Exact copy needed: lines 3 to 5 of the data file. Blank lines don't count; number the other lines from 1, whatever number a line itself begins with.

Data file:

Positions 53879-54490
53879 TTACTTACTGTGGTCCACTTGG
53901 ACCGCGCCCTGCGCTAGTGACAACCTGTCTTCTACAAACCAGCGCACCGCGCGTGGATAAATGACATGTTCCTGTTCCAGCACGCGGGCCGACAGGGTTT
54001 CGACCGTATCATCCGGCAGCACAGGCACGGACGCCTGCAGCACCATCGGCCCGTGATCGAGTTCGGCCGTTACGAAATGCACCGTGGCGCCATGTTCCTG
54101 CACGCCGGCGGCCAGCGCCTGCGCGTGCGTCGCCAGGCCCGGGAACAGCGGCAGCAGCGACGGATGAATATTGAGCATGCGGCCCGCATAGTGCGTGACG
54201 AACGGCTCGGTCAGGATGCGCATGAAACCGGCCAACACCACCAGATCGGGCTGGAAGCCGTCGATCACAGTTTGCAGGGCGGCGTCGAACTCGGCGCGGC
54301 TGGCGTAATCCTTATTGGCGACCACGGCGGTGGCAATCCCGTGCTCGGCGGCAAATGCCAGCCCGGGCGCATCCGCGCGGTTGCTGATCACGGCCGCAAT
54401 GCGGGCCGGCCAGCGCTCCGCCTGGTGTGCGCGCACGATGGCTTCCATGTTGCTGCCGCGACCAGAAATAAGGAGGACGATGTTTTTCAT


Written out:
53901 ACCGCGCCCTGCGCTAGTGACAACCTGTCTTCTACAAACCAGCGCACCGCGCGTGGATAAATGACATGTTCCTGTTCCAGCACGCGGGCCGACAGGGTTT
54001 CGACCGTATCATCCGGCAGCACAGGCACGGACGCCTGCAGCACCATCGGCCCGTGATCGAGTTCGGCCGTTACGAAATGCACCGTGGCGCCATGTTCCTG
54101 CACGCCGGCGGCCAGCGCCTGCGCGTGCGTCGCCAGGCCCGGGAACAGCGGCAGCAGCGACGGATGAATATTGAGCATGCGGCCCGCATAGTGCGTGACG